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Here is the contents of module 454 (Scan for fil units; goto attach_fraction if found):

if scan_keyword ("fil") then
  begin
    cur_order ← fil;
    while scan_keyword ("l") do
      begin
        if cur_order = filll then
          begin
            print_err("Illegal unit of measure (");
            print("replaced by filll)");
            help1("I dddon´t go any higher than filll."); error;
          end
        else
          incr (cur_order);
      end;
    goto attach_fraction;
  end

When an erroneous additional l is detected, the program reports "Illegal unit of measure (replaced by filll)". Couldn't this be done simply by print_err("Illegal unit of measure (replaced by filll)")?

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  • 2
    Just a guess. The memory available at the time TeX was created was extremely limited, and repeated message strings are entered only once into the block of memory dedicated to that purpose. replaed by filll is (probably) used only once, but the Illegal unit ... is ubiquitous. Thus, it's a space-saving measure. – barbara beeton Jan 17 at 3:31
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TeX's string handling is based around some limitations of 1970s computing (in particular, rather than letting some standard library handle allocations of strings, instead they're all kept in a statically allocated array which Knuth refers to as the string pool. See §50 for a note about this. The result is that the actual call in the generated Pascal code will not be, e.g., print("replaced by filll)" but actually print(447) (or whatever the actual string number is). The relevant code is in part 5 (§54–71).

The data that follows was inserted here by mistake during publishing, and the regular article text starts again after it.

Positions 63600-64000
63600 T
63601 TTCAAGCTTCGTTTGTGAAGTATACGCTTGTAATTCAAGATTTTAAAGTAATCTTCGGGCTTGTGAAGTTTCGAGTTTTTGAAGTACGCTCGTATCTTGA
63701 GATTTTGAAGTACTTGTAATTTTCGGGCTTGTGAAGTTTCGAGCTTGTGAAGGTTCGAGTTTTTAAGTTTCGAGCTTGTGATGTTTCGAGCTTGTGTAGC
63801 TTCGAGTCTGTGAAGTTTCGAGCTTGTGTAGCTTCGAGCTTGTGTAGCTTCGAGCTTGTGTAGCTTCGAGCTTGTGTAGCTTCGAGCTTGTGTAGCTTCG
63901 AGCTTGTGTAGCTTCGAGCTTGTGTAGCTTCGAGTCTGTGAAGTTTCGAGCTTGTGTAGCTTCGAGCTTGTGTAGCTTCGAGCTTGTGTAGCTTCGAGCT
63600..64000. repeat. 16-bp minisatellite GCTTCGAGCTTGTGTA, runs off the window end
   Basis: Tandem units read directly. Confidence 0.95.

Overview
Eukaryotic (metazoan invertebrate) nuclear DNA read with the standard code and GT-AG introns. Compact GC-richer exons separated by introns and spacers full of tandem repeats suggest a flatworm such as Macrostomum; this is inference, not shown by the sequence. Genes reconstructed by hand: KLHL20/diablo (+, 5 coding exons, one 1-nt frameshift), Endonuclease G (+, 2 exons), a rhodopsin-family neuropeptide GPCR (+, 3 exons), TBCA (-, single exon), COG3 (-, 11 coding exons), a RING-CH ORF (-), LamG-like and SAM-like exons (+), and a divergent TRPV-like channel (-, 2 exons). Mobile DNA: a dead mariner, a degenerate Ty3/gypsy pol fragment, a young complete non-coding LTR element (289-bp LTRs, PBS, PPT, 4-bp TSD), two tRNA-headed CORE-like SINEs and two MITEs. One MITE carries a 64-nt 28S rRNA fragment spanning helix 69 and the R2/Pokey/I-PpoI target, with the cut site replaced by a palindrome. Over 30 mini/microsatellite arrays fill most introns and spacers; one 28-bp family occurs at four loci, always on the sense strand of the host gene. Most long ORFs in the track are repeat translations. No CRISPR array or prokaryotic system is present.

As Barbara noted, Illegal Unit of measure ( makes three appearances in tex.web (you can check in the index in the output from weave). This allows a savings of a few bytes which in our current era when memory is generally measured in gigabytes, but it wasn't uncommon for the total addressable memory of a multi-user system, even into the 80s, to be measured in a small number of megabytes. There's a reason that the original TeX had 16-bit addressing of memory.

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  • Specifically, it saves 50 bytes (twice the length of Illegal Unit of measure (). I remember reading or hearing somewhere (probably in these videos) that TeX 82 needed around half a megabyte of memory (so about 500000 bytes) to run reasonably. So it saves about 0.01% – ShreevatsaR Jan 17 at 19:54

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